Eventually, the road veers away from the Quay Son River, forming a long loop all the way back to Quang Uyen. This is a corner of Vietnam that’s seldom visited, yet it’s utterly bewitching. Single track, paved lanes meander around the base of looming limestone karsts, casting their shadows over hamlets nestled among lush crop fields. At Ha Lang (also known as Thanh Nhat) Nhà Nghỉ Minh Vân (0263 830 888) is a local guesthouse that’s great for those looking to spend a night off the beaten path. Rooms are around $10 (200,000VNĐ).

Karst landscape, Cao BangBewitching scenery: dusk approaches near Ha Lang

From Ha Lang bear right onto road TL207. Interesting new roads are being cut throughout this area, most of which eventually lead back to Quang Uyen. However, staying on TL207 is the most direct route. Quang Uyen is a good place to spend a night. Khách Sạn Duy Hương (0266 266 888) is a great comfortable hotel on Phố Hòa Trung Street, Quang Uyen’s main drag. There’s food available next door and throughout the town.

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SECTION 2:

  • Quang Uyen to Bac Son (via Lang Son)
  • Distance: 280km
  • [MAP]

Take National Highway QL3 south out of Quang Uyen. After 25km of easy, scenic, and smooth driving turn right (due west) at a T-junction for Dong Khe (also known as Thach An). Unfortunately, this short, pretty, back-road has been ripped to pieces by articulated trucks on the China-Vietnam trade route. Potholes and dust slow progress considerably. The 25km stretch can take up to an hour. However, it’s still a pretty route and the road surface was undergoing some much needed repairs on my last visit in October 2014.

Road to Lang Son, Northeast VietnamAt Dong Khe it’s a relief to join National Highway QL4A, heading south towards Lang Son. This bold highway was constructed during French colonial times. Cutting through limestone mountains high above rocky riverbeds, it used to be poorly maintained and extremely dangerous. However, it’s recently been completely re-laid and widened; now it’s a shining blade of asphalt chiseled into the cliff-face. The 90km ride to Lang Son is smooth and easy, although it can still get clogged around the intersection for Dong Dang, the busiest border gate in Vietnam.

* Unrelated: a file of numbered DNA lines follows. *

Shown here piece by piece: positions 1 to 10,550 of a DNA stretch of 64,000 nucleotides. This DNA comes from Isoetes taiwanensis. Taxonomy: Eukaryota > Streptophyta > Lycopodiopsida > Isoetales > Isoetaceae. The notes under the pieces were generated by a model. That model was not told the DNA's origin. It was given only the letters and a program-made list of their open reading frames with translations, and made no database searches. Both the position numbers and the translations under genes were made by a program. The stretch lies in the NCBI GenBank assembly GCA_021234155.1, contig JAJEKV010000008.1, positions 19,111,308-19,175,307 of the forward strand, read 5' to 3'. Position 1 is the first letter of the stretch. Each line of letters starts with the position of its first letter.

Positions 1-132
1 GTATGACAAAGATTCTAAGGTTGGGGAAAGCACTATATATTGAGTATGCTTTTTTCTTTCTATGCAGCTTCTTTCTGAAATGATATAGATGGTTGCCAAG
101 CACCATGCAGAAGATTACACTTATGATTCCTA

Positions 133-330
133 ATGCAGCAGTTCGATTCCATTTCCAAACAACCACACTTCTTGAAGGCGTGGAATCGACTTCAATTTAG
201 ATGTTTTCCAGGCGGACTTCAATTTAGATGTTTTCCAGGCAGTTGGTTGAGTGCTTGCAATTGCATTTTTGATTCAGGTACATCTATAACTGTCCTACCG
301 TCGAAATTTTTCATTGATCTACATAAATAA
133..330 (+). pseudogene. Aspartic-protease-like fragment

The last few kilometres to Lang Son are on the northernmost reaches of Highway 1, Vietnam’s infamous north-south main artery. Happily, it’s in fantastic condition here, as this is the main entry and exit point for the roaring cross-border trade with China. The city of Lang Son has prospered from the increase in trade with the People’s Republic. A small, friendly city with a pleasant buzz on its streets, Lang Son is full of food, guesthouses, and a night market selling all sorts of products from across the border. Settle into a room at one of the dozens of mini-hotels on and around Trần Quốc Toản Street, sit down to a glass of cold Chinese beer, and soak up the atmosphere of this once far-flung border town. I like the friendly service and dirt cheap rooms at Nhà Nghỉ Hải Vân (10 Trần Quốc Toản; 0253 879 590). Just across the road is a quintessential local rice eatery, called Thanh Lan, where you can fill up fill with a variety of classic dishes, including chi trám, which I like to call the Vietnamese olive. After dinner, browse the night market, located a short stroll from the guesthouse.

Rice meal, Lang SonClassic, one dollar, rice dinner, Lang Son

Star anise, Lang SonWeave your way out of Lang Son via Tam Thanh Street and onto Bến Bắc Road, heading west along the north bank of the Ky Cung River. Following the course of the river, the road snakes through a valley dotted with stumpy limestone hills, like oversized molehills covered in moss. After half an hour turn left across a bridge over the river, taking you onto Highway QL1B, towards Van Quan and Binh Gia. This is a lush, cultivated river valley, full of aromatic perfumes from the fields, the most potent of which is the star anise drying by the roadside.